Nonalcoholic steatohepatitis (NASH) is an advanced type of nonalcoholic fatty liver disease (NAFLD). NAFLD is characterized by excess fat buildup in your liver that’s not related to alcohol use. In addition to fat, NASH also involves inflammation and damage to the liver.

While not as common as nonalcoholic fatty liver (NAFL), the other type of NAFLD, it’s estimated that NASH affects between 1.5 and 6.45% of adults globally. Without treatment, NASH may progress and lead to serious complications, including liver scarring and cancer.

Most of the current therapies for NASH are based in changing your diet and lifestyle but treating other underlying comorbidities may also help.

Learn more about the available NASH treatment options that you may consider discussing further with a doctor or healthcare professional.

As of 2022, there’s no Food and Drug Administration (FDA)-approved medication or other treatment for NASH or NAFLD. Some possible medications are currently being studied, including those that target glucose (sugar) and lipid (fat) metabolism to help reduce inflammation and fibrosis of the liver.

Until potential medications become available, the treatment for NASH and NAFLD instead consists of management strategies. For NASH, the focus is to reduce further liver injury and possibly reduce any underlying fat and inflammation on the liver.

It’s thought that NASH is more prevalent in adults who have other health conditions such as a higher body mass index and type 2 diabetes. While there’s not yet a medication available to treat NASH, managing such related comorbidities may help.

Reaching a moderate weight

Having overweight and obesity are both considered risk factors for developing NASH but losing weight may help you manage it. While a moderate weight is highly individual and can depend on other factors such as your height and genes, gradually losing weight may decrease the effects of NASH.

For example, losing 3% to 5% of your body weight can reduce excess fat in the liver. Also, losing 7% of your body weight may reduce inflammation in the liver.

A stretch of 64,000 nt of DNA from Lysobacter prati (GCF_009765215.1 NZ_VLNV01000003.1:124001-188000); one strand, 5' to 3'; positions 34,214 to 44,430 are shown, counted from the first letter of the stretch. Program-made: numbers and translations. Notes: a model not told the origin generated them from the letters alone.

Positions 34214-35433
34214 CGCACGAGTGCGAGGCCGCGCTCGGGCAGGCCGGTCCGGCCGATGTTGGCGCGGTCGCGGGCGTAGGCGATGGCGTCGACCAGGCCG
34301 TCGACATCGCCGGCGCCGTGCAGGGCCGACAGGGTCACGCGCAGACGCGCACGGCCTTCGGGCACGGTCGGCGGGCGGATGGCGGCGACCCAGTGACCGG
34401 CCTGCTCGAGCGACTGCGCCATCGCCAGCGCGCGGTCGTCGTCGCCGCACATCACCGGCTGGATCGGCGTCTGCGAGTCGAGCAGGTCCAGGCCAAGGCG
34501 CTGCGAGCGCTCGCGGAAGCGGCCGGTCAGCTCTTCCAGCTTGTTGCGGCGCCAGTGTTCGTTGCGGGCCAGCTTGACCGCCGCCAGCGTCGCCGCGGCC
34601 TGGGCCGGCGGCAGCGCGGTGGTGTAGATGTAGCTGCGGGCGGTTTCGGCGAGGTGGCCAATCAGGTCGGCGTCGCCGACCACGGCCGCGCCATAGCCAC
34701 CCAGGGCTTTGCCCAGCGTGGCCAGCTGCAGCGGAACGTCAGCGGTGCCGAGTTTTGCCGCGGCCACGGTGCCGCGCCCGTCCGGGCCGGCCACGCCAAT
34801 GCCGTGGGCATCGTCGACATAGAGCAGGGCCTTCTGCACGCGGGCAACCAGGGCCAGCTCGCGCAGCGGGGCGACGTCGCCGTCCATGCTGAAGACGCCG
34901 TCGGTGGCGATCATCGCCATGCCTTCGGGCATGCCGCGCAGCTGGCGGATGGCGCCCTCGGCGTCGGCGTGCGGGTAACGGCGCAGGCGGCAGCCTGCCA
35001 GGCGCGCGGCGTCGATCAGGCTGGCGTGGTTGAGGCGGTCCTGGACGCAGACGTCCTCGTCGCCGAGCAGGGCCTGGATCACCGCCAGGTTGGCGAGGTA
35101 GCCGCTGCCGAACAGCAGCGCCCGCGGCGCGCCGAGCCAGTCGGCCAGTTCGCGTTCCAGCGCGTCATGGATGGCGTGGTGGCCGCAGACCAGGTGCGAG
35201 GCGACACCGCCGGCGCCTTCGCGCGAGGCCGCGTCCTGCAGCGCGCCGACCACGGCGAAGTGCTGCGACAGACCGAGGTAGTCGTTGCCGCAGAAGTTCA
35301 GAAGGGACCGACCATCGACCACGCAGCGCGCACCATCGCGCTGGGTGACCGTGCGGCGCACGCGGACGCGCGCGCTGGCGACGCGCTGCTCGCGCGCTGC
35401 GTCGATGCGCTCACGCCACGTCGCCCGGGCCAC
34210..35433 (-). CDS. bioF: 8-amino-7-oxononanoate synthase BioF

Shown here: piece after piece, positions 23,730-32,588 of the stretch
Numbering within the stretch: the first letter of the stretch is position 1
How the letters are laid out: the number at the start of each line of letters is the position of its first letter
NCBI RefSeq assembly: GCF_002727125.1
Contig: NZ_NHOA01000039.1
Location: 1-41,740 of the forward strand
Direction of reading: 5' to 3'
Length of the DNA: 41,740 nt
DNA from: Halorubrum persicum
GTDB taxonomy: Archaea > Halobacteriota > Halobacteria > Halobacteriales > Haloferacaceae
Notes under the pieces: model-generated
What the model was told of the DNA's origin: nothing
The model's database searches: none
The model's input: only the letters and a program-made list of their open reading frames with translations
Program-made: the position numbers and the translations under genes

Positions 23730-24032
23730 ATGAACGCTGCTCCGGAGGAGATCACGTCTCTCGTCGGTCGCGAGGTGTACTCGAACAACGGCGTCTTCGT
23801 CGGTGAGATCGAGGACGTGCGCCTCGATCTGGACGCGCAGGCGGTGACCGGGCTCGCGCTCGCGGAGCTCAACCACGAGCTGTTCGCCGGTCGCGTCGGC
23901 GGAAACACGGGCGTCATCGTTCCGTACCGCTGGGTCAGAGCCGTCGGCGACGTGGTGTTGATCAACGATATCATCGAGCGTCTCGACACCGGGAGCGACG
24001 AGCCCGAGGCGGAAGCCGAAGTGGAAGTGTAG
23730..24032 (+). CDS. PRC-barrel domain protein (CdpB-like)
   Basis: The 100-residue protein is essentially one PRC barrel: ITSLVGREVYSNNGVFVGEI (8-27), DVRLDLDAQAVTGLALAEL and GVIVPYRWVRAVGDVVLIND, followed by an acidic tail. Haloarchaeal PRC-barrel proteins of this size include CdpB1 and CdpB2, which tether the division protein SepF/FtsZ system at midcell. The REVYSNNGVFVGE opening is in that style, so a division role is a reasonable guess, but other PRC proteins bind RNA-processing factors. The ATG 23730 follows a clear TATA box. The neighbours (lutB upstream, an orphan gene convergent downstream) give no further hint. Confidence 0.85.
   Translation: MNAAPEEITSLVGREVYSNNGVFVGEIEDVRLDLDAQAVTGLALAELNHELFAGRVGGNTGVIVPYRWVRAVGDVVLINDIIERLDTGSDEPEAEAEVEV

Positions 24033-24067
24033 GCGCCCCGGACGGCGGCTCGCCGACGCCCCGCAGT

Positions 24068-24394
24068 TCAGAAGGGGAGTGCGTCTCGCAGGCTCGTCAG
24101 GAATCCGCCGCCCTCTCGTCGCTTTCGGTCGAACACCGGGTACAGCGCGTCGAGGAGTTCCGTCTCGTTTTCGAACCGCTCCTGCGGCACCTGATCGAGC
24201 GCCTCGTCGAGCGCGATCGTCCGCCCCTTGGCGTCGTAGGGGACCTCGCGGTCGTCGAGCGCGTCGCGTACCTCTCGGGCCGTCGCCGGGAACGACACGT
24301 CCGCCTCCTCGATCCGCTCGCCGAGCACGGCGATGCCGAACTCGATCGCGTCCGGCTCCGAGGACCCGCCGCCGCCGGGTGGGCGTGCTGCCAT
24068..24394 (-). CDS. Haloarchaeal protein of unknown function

Speak with a doctor about how you can get started with gradually losing weight. Some strategies may include:

Controlling diabetes

Type 2 diabetes is another condition that’s common in adults with NASH. Managing your blood sugar and taking your recommended medications may help you manage both of these conditions.

Abstaining from alcohol

While NASH and NAFL are not caused by heavy alcohol consumption, abstaining from alcohol is recommended for anyone with liver disease. As one clinical review notes, drinking alcohol while having NASH may increase the risk of liver injury.

Lowering sugar intake

Diets that are high in sugary foods and beverages have also been linked to a higher risk of developing NAFLD. Cutting down on such processed foods may help you manage other comorbidities, such as diabetes and obesity.

Lowering total cholesterol

High cholesterol is another condition seen with NASH, though diet and exercise may help. The Centers for Disease Control and Prevention (CDC) reports that an “optimal” total cholesterol level is around 150 milligrams per deciliter (mg/dL). Also aim for a triglyceride level less than 150 mg/dL.

Regular exercise

Regular exercise is key to managing your weight and lowering the risk of chronic illnesses. While the general recommendation is at least 30 minutes per day, a doctor may encourage more than this amount.

Moderate exercises that increase your heart rate and make you sweat are best and may include fast walking, jogging, and swimming.